There is one thing you must do before you set out to eradicate all your debt — stop borrowing.

After all, you can’t get yourself out of a hole if you keep digging. Take a once-and-for-all decision to:

  • not just to pay off your debts, but to stay out of debt
  • not to borrow any more money unless it is absolutely unavoidable (or there is a very reasonable chance that you can invest the money you borrow to make more than the loan is going to cost you to repay).
  • not to live beyond your means
  • avoid ‘bargains’.

Something that you don’t need but you buy because it seems to be cheap is definitely not a bargain.

There are various actions you can take to make this easier on yourself. You can:

  • Cut up all your credit cards and store cards
  • Cancel your overdraft limit.

But remember, most banks will allow a ‘shadow’ overdraft on your account. This means that informally they may allow your account to overdraw by say €500 before you are contacted. This is costly and may eventually have to be formalised, so you are back in the overdraft trap again. Keep track of all transactions on your account.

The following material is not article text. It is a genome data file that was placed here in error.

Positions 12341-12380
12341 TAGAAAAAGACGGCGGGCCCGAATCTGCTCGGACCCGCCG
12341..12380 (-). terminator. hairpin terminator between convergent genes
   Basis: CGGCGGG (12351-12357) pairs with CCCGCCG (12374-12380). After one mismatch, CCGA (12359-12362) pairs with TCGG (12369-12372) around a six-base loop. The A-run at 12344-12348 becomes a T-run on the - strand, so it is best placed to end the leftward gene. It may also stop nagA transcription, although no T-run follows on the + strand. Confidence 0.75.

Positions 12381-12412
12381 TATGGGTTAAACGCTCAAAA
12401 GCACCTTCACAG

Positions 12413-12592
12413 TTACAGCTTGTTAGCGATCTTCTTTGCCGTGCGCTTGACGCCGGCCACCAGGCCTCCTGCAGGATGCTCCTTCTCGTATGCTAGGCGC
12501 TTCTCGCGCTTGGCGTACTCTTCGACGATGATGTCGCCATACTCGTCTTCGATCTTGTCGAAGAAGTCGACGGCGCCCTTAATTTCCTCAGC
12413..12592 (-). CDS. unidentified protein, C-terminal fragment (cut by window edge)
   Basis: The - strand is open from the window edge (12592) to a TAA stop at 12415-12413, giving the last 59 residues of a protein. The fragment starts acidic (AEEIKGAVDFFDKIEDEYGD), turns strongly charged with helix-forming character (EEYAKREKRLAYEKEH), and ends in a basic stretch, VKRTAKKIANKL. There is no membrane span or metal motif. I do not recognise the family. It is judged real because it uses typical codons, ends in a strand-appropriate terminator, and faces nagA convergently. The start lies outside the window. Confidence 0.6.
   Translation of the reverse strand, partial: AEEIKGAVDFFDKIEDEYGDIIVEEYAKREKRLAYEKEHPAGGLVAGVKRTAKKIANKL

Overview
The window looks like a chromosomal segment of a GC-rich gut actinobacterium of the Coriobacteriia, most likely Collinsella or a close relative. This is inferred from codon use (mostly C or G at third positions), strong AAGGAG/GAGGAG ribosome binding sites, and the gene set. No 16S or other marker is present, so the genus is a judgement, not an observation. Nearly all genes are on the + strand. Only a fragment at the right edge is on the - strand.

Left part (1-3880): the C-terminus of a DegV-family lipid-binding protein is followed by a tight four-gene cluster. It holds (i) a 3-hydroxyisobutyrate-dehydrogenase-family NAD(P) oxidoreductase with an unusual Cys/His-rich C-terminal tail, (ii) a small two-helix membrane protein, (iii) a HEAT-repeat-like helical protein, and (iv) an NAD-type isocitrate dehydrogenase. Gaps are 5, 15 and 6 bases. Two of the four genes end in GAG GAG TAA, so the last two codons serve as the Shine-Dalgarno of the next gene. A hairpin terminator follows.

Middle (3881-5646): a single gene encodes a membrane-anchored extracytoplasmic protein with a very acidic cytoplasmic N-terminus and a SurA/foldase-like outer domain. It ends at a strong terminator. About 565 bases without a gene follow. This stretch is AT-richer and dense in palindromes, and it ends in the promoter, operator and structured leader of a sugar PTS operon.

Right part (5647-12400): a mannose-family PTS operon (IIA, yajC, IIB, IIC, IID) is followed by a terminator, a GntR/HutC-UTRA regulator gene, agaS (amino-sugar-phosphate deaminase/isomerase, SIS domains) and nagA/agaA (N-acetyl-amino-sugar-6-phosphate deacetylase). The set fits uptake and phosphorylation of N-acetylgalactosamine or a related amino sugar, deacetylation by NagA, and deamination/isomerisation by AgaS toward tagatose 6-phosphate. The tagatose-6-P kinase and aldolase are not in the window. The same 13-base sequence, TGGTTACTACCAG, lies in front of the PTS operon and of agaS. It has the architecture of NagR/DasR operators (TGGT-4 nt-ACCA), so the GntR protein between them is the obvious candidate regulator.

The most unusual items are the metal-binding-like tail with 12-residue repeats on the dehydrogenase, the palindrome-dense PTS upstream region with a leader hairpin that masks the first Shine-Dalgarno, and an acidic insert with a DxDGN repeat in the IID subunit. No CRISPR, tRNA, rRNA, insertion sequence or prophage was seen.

• Use a charge card where the balance has to be paid in full at the end of each month or take the prepaid card option.
  • Avoid buying any unnecessary items.
  • Do not take out any new loans, including hire-purchase agreements and overdrafts
  • Do not increase the size of any existing loans
  • Pay with cash whenever possible (nothing reduces one’s tendency to spend money as paying with cash).

Taking stock

Once you have stopped making the situation any worse, you need to take stock of your situation. In particular, you want to gather together full details of your debts.

The information you require about each of your debts is:

  • to whom you owe the money
  • how big the debt is
  • how long you have to pay it back (the term), if relevant
  • what the rate of interest is and whether it is fixed or variable